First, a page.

If you help teach or practice rolls in a pool with a chemical system, rinse and retreat. Some pools are worse than others and it is far cheaper to rinse and retreat than replace. I have never had to worry about using chlorinated city water for rinsing as I have always been on a well with filtered UV treatment systems since I have had dry gear or wet gear, so I do not know for sure if this is an issue. Rule of thumb I was told in school was if you can smell it (chlorine or sulfur), you do not want to rinse with it.

Other technique for neck gaskets is a divers neck ring, not found as much anymore. It is a form of stretching in that a hard plastic hinged neck ring is inserted underneath the latex neck seal to reduce pressure on the throat and cervical discs until just before immersion, like for divers going out to sea on a dive boat already dressed in their non breathable dive suits. I tried one in desparation when I started having degenerative disc disease figuring it was not stretching the latex that much for that long, but it did not work for me. When I tried to use it on the river and wait until the last minute to slip it out, then I had problems getting a smooth unwrinkled neck seal fast enough and when I retreated my neck seal, it slipped out unplanned if I turned too much and then there was the hassles of getting out of my pogies to fix everything. Gave it to a friend who laughs and says it is great when he can remember to bring it.

YMMV and you can take this with as much windage as you like.

Eric Esche

edited once for spelling, which I consider fairly good for only having had 30 minutes sleep last night. Beginning to think I need to take up a second career as a weather forecaster with my knee and shoulder repairs, the DDD and arthritus. Rain gauge says we got 1.9 inches of rain last night and I have not had any alcohol or a pain killer in a week now, but planning on going sea kayaking on Monday.

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Re: Stretching out gaskets

Post by okieboater » Sat Apr 27, 2013 3:06 pm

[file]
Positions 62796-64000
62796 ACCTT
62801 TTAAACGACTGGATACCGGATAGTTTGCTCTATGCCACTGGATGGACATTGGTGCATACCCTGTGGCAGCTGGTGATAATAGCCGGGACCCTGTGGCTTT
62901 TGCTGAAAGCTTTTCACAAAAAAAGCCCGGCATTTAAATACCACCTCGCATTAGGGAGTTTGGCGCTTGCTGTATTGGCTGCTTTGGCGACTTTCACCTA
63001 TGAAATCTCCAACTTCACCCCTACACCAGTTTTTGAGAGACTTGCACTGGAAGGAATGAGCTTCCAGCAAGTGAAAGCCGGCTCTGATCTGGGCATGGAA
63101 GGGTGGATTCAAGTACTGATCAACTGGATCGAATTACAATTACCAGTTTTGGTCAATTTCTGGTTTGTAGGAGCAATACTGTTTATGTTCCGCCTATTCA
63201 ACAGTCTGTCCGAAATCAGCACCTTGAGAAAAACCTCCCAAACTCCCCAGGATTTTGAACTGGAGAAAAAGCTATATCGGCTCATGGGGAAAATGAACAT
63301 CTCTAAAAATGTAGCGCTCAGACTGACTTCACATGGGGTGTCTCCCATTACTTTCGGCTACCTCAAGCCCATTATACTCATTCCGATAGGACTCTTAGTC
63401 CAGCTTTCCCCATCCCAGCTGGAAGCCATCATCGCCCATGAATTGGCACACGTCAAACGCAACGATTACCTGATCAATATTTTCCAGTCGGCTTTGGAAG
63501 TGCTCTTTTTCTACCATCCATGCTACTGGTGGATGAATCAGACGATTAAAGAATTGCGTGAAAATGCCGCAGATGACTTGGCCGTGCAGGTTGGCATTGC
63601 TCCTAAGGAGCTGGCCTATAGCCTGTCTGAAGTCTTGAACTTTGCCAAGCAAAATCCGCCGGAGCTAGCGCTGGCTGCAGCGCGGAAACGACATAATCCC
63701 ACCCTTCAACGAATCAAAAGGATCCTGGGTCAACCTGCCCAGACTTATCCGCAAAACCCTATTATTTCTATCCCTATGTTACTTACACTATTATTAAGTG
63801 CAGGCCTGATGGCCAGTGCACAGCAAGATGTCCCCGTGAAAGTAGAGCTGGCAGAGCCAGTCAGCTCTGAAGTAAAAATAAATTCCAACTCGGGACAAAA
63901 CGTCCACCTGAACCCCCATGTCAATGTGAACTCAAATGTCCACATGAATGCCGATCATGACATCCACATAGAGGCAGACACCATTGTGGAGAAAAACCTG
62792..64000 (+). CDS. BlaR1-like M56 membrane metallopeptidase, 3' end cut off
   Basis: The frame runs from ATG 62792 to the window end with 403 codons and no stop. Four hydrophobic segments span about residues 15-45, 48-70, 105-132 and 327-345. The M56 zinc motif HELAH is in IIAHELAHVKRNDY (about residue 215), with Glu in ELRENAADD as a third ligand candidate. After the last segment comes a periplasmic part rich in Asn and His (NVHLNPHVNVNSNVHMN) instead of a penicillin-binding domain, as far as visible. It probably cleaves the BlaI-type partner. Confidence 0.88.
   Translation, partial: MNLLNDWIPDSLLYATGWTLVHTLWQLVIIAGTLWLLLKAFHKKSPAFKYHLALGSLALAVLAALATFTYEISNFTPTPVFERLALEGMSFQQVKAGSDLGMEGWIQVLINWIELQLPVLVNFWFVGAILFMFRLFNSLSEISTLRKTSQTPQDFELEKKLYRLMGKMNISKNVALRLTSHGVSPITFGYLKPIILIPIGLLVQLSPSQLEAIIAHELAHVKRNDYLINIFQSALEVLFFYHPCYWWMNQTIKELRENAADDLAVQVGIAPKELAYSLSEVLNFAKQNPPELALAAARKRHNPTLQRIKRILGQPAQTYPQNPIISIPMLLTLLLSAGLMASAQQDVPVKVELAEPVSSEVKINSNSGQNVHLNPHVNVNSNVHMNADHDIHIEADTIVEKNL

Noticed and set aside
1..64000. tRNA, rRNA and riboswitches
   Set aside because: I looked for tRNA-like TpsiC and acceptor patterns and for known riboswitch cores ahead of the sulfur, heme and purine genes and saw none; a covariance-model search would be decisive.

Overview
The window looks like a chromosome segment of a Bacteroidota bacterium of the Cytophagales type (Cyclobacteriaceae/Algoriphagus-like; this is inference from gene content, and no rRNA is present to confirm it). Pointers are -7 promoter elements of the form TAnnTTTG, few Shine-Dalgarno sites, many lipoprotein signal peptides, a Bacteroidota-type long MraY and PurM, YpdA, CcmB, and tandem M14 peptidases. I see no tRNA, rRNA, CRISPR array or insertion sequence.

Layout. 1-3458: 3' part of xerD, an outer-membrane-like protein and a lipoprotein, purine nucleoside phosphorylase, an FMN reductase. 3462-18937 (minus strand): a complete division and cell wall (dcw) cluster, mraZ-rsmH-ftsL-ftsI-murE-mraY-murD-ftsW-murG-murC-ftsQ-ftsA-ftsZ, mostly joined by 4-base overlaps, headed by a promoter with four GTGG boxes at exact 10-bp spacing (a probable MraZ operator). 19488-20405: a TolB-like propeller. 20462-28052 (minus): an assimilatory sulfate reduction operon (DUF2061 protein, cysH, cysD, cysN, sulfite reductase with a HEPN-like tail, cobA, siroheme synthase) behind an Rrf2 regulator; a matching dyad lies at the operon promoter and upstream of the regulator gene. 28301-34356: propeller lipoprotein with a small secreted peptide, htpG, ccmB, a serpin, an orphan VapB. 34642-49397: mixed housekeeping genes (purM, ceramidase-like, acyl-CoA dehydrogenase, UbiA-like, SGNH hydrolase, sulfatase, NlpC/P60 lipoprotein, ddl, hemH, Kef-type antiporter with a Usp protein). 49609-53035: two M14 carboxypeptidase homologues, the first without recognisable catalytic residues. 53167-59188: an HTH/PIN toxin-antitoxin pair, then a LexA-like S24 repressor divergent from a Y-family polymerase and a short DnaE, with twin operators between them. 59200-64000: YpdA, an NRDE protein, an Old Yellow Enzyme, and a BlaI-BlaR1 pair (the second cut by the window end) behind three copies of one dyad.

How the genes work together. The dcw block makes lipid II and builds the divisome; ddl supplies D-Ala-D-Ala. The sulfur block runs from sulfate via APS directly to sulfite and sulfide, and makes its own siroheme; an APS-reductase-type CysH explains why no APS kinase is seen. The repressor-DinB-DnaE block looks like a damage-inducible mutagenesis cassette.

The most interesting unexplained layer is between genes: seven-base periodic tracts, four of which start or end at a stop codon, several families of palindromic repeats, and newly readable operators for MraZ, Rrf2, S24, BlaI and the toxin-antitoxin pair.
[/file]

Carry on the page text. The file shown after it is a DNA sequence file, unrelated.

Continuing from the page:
Now you know the difference between a IE and TE!

Well explained, one that Cowper would agree with.

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Re: Stretching out gaskets

Post by RomanLA » Sat Apr 27, 2013 4:32 pm

Eric Esche wrote:Other technique for neck gaskets is a divers neck ring, not found as much anymore. It is a form of stretching in that a hard plastic hinged neck ring is inserted underneath the latex neck seal to reduce pressure on the throat and cervical discs until just before immersion, like for divers going out to sea on a dive boat already dressed in their non breathable dive suits.
I remember paddling with someone that had a ring made out of tygon tube with something to join the ends together.

I bought some $20 fiskars seamstress scissors that I only use for trimming gaskets. Dave...I'm way too chicken to trim my wrist gaskets. The lack of rings spooks me.

From the Kokatat site...
The neck gasket on your Kokatat dry suit is designed to be trimmed (Kokatat wrist gaskets are not designed this way). The neck gasket should fit tightly without being too constricting. If stretching the gasket over a form does not increase the comfort, trim the gasket one ring at a time until it is comfortable but does not allow water in when you are swimming (see gasket trimming instructions). Consult your dealer or Kokatat customer service if you have any questions, and remember, cut once and test before cutting again!

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Re: Stretching out gaskets

Post by maggiepowell » Sat Apr 27, 2013 5:13 pm

Wow, it's going to take me days to read and comprehend all this info. Right now, I've opted for the stretching method since I am not comfortable trimming just yet. But I don't think anything I am using for stretching is going to over-stretch them.

Thanks for all of the info though. Lots to learn about river gear, who knew?

Redwonder

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Re: Stretching out gaskets

Post by kayakmamma » Mon Apr 29, 2013 4:33 am

rugger wrote:If you do decide to get a new drytop, I just got a Stolquist drytop w/ neoprene neck gasket (latex wrist) and I'm loving it!!!

I have bought two of these and like them but find them to only be SEMIDRY
Last edited by kayakmamma on Mon Apr 29, 2013 6:52 pm, edited 1 time in total.
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rugger
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Re: Stretching out gaskets

Post by rugger » Mon Apr 29, 2013 6:33 pm

Your neck just isn't big enough!! :poke2:

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Re: Stretching out gaskets

Post by JB2012 » Thu May 02, 2013 7:27 pm

Maggie,
Contact Painter Bob. He trimmed my brand new Kokatek (sp?) dry suit on a wood fence at High Bank, with a razor-knife,
two years ago. No problems!

JB